Theses are all good things, but I hesitate to make any resolutions because of an old saying: “We plan, and God laughs.” On January 1st, 2014, I was not yet on Twitter, I was not blogging, I had never been to any sort of a CUE conference, and I hadn’t even heard of an EdCamp. It was through serendipity that my eyes were opened to educational technology, an event that would permanently change my life.

So this year, I resolve to not make any resolutions, to be ready and awake to what is before me. I resolve to keep my preconceived notions of what I ought to do from giving me rich life experiences. I will not become so enamored with a goal that I miss the beautiful scenery that surrounds me.

In short, I resolve not to have any resolutions.

The Joy of Getting Away

I generally live, breathe, and think education 24 hours a day. When I am at home, I am usually on Twitter or reading education blog posts. I often bring home work and do it in my free time.

This past weekend, however, I did not.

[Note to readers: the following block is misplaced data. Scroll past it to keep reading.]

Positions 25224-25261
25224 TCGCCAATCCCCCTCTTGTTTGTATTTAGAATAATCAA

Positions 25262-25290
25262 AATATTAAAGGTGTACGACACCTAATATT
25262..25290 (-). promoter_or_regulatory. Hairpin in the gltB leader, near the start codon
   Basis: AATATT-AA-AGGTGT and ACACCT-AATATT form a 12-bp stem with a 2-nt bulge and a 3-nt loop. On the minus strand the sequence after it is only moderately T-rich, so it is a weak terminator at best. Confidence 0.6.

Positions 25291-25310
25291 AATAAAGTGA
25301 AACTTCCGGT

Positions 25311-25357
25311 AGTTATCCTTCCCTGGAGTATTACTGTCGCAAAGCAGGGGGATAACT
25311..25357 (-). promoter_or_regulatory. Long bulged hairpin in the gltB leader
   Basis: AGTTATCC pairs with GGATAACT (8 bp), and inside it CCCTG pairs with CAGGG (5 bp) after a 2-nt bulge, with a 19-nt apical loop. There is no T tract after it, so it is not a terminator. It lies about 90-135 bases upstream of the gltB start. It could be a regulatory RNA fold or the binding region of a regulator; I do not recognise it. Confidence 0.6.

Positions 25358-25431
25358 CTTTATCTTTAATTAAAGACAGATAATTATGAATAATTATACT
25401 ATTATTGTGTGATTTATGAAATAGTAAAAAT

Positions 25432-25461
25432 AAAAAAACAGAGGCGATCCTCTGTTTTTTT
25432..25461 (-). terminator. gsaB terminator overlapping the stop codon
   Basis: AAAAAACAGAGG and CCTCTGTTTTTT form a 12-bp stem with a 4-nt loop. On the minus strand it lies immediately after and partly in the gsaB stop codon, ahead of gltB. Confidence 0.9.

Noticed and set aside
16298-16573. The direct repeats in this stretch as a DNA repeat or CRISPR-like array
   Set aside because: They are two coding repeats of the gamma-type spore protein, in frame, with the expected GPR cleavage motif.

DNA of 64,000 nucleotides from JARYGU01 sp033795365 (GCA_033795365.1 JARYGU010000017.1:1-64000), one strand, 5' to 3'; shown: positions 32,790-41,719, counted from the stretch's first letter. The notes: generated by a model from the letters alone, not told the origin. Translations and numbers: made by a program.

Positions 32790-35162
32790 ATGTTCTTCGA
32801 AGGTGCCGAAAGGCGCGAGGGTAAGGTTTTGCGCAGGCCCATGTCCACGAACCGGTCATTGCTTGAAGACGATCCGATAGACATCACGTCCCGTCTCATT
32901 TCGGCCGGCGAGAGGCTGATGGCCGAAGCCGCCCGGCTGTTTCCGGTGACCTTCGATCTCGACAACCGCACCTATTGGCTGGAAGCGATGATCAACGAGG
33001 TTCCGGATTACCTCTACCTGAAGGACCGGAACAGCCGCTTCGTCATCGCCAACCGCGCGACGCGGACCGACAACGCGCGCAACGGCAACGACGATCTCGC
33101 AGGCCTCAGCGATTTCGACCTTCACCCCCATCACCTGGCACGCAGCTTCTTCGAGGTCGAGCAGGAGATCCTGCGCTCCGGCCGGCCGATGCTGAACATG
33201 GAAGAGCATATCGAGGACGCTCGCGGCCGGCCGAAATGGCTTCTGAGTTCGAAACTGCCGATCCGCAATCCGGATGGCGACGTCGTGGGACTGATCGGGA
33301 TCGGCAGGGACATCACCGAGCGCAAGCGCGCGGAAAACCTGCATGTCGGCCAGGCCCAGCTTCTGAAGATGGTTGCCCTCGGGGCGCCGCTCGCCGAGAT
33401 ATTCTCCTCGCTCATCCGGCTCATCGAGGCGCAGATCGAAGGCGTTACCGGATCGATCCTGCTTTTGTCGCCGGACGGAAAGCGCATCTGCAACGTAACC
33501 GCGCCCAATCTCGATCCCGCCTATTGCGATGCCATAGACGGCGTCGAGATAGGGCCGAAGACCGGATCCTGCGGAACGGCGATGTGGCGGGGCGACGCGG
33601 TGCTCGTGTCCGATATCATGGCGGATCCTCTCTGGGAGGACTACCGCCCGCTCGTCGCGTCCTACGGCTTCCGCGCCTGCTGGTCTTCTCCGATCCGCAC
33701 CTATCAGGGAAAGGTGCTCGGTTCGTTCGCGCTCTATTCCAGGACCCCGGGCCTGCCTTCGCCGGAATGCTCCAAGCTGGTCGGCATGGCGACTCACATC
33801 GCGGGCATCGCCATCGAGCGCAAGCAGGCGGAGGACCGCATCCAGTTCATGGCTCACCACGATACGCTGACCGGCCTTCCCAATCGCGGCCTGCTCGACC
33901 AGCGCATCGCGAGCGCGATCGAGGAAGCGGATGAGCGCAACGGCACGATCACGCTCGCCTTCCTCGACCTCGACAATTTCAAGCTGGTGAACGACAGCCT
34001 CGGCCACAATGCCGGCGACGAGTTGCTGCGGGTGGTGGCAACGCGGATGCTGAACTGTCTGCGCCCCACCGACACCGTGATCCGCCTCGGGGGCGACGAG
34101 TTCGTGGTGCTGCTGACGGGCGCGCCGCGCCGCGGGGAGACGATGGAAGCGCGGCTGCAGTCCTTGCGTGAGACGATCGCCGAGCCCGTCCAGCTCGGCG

My family and I got away to a cabin at Lake Tahoe, and education rarely crossed my brain. My six-year-old and I worked on a 500-piece jigsaw puzzle. For two days, this was the focus of our lives, and when we finished, we had a sense of achievement. It was very refreshing to do something difficult that had nothing whatsoever to do with work or education.

These times are fun, but it’s also essential for our work. Most practitioners of cognitive science argue that it is essential that we take time away from our work to achieve insights and epiphanies. If we never separate ourselves from our work, we risk losing those great innovative moments when breakthroughs occur. We also must take steps to ensure that we prevent burnout before it is too late.

To be sure, we can’t step away too much. If we never struggle with an issue, or we never think of education outside of work hours, we will fail to think creatively and bring new insights to the classroom. Nevertheless, it is important to take time now and then to get away from it all.